Knowledge systems



Research-related responsibilities

Board member of section 38 of the CNRS National Committee (2013- )

Member of the IISMM steering committee

External Ph.D. Examiner, Department of General History, University of Karachi and University of Punjab

Director of the Centre for Social Sciences in Karachi (CSSK)



Editorial responsibilities

Member of the editorial board of Sindhological Studies (University of Sindh)

Member of the editorial board of Pakistaniaat: Journal of Pakistan Studies (University of North Texas)

Member of the editorial board of Journal d’Histoire du Soufisme

Member of the editorial board of Bulletin Critique des Annales Islamologiques

Member of the editorial board of New Horizons (Greenwhich University, Karachi)

Editor-in-chief of the Centre for Social Sciences in Karachi Series, Oxford University Press Pakistan






Publications since 2010

Books and edited collections

Le Pakistan et l’islam. Anthropologie d’une république islamique, Paris, Téraèdre, 2015

Historical Dictionary of the Sufi Culture of Sindh in Pakistan and in India, Karachi, Oxford University Press, 2015

Histoire de l'Inde, PUF, 2015 (1st ed. 1996, 2nd ed. 2001, 3rd ed. 2005, 4th ed. 2011) Que sais-Je ? series [Bulgarian translation, 2002; Romanian translation, 2003; Polish translation, 2011; Turkish and Arabic translations forthcoming].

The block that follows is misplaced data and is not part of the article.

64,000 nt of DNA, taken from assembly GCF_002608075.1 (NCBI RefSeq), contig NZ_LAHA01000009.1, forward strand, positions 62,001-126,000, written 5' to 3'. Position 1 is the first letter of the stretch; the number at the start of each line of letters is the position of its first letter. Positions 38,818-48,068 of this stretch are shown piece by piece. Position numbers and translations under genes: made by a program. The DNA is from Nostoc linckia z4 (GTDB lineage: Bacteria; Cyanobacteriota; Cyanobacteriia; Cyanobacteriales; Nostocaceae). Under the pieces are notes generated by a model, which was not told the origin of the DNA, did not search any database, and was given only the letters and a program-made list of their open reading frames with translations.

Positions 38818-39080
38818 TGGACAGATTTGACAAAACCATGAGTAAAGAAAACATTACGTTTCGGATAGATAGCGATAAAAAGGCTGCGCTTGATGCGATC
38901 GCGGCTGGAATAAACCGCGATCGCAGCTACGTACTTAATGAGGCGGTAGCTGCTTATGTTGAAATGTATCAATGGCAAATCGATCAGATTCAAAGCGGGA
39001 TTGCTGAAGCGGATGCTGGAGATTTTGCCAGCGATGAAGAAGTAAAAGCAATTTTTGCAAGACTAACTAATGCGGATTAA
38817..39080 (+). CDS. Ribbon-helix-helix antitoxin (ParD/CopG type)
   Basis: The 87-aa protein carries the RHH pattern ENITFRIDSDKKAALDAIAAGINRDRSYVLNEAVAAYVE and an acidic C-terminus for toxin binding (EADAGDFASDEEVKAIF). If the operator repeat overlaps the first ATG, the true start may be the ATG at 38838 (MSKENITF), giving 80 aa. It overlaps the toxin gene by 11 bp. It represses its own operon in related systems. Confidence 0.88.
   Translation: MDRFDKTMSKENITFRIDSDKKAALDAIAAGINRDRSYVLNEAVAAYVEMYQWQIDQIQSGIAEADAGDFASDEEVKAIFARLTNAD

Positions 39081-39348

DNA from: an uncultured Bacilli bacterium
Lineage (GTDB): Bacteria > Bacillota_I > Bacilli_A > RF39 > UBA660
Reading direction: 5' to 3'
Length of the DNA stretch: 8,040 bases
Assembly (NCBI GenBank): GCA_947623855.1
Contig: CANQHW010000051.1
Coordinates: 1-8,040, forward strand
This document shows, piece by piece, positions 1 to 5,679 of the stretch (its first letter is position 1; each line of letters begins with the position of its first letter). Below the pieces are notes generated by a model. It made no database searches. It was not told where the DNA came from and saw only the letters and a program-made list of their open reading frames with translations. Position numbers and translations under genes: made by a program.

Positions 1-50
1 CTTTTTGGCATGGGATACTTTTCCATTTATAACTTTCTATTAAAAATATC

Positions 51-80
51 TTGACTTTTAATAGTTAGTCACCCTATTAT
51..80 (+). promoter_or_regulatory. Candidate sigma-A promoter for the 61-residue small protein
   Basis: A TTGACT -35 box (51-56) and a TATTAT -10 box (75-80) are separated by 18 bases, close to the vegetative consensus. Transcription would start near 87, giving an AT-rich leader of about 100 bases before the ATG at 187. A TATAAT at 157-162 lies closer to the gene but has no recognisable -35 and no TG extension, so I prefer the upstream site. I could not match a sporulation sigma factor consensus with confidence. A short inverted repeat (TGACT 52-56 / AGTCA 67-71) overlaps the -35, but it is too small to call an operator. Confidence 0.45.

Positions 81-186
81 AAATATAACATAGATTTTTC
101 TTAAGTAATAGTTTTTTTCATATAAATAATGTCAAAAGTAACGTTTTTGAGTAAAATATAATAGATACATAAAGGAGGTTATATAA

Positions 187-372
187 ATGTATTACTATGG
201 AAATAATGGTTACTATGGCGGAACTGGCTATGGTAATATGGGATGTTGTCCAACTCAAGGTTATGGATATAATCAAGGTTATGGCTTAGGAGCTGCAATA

Les âghâ khâns et les Khojah : Islam chiite et dynamiques sociales dans le sous-continent indien (1843-1954), Paris, Karthala, 2013.

Le soufisme antinomien dans le sous-continent indien. La`l Shahbâz Qalandar et sa tradition, XIIIe-XXe siècles, Paris, Editions du Cerf, 2012.

Artefacts of Devotion. A Sufi Repertoire of the Qalandariyya in Sehwan Sharif (South Pakistan), Preface by Carl Ernst, Karachi, Oxford University Press, 2011.

& Matt Cook (eds.), Interpreting the Sindhi World: Essays on Society and History, Karachi, Oxford University Press, 2010.


Articles in peer-reviewed journals

“La force symbolique du soufisme: l’exemple de la sébile (kishtî),” Journal d’Histoire du Soufisme, No. 6, 2015, pp. 77-84.

“The Isma‘ili – Isna ‘Ashari Divide Among the Khojas: Exploring Forgotten Judicial Data from Karachi,” Journal of the Royal Asiatic Society, Volume 24 / Issue 03 / July 2014, pp. 381-396.

“Murshid Mulan Shah (1883-1962): A Sufi Itinerary from Sehwan Sharif in Pakistan to Haridwar in India,” Oriente Moderno, “Faith and Practice in South Asian Sufism,” XCII, 2, 2012, pp. 289-310.